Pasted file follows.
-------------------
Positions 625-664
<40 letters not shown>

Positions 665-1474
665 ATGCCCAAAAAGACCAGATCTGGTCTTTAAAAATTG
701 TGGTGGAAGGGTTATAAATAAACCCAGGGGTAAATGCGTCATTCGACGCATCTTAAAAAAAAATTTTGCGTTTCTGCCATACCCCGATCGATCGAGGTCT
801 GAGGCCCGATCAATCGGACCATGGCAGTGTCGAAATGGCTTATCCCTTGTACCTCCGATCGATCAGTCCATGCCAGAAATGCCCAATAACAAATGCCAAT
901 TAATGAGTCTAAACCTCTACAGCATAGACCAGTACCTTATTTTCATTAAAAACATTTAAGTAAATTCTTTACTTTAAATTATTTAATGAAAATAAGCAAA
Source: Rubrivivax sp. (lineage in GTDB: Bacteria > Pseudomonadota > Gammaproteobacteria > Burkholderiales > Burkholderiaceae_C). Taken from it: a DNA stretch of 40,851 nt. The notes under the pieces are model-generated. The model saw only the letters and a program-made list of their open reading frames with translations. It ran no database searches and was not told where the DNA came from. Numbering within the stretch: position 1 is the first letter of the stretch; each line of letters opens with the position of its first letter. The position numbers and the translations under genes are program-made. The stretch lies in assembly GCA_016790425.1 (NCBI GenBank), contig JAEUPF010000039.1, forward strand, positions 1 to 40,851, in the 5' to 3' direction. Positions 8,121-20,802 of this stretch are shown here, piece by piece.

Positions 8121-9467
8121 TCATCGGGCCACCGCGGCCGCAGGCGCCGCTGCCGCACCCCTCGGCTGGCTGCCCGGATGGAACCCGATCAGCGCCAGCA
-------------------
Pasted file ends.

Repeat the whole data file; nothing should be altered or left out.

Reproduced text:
Positions 625-664
<40 letters not shown>

Positions 665-1474
665 ATGCCCAAAAAGACCAGATCTGGTCTTTAAAAATTG
701 TGGTGGAAGGGTTATAAATAAACCCAGGGGTAAATGCGTCATTCGACGCATCTTAAAAAAAAATTTTGCGTTTCTGCCATACCCCGATCGATCGAGGTCT
801 GAGGCCCGATCAATCGGACCATGGCAGTGTCGAAATGGCTTATCCCTTGTACCTCCGATCGATCAGTCCATGCCAGAAATGCCCAATAACAAATGCCAAT
901 TAATGAGTCTAAACCTCTACAGCATAGACCAGTACCTTATTTTCATTAAAAACATTTAAGTAAATTCTTTACTTTAAATTATTTAATGAAAATAAGCAAA
Source: Rubrivivax sp. (lineage in GTDB: Bacteria > Pseudomonadota > Gammaproteobacteria > Burkholderiales > Burkholderiaceae_C). Taken from it: a DNA stretch of 40,851 nt. The notes under the pieces are model-generated. The model saw only the letters and a program-made list of their open reading frames with translations. It ran no database searches and was not told where the DNA came from. Numbering within the stretch: position 1 is the first letter of the stretch; each line of letters opens with the position of its first letter. The position numbers and the translations under genes are program-made. The stretch lies in assembly GCA_016790425.1 (NCBI GenBank), contig JAEUPF010000039.1, forward strand, positions 1 to 40,851, in the 5' to 3' direction. Positions 8,121-20,802 of this stretch are shown here, piece by piece.

Positions 8121-9467
8121 TCATCGGGCCACCGCGGCCGCAGGCGCCGCTGCCGCACCCCTCGGCTGGCTGCCCGGATGGAACCCGATCAGCGCCAGCA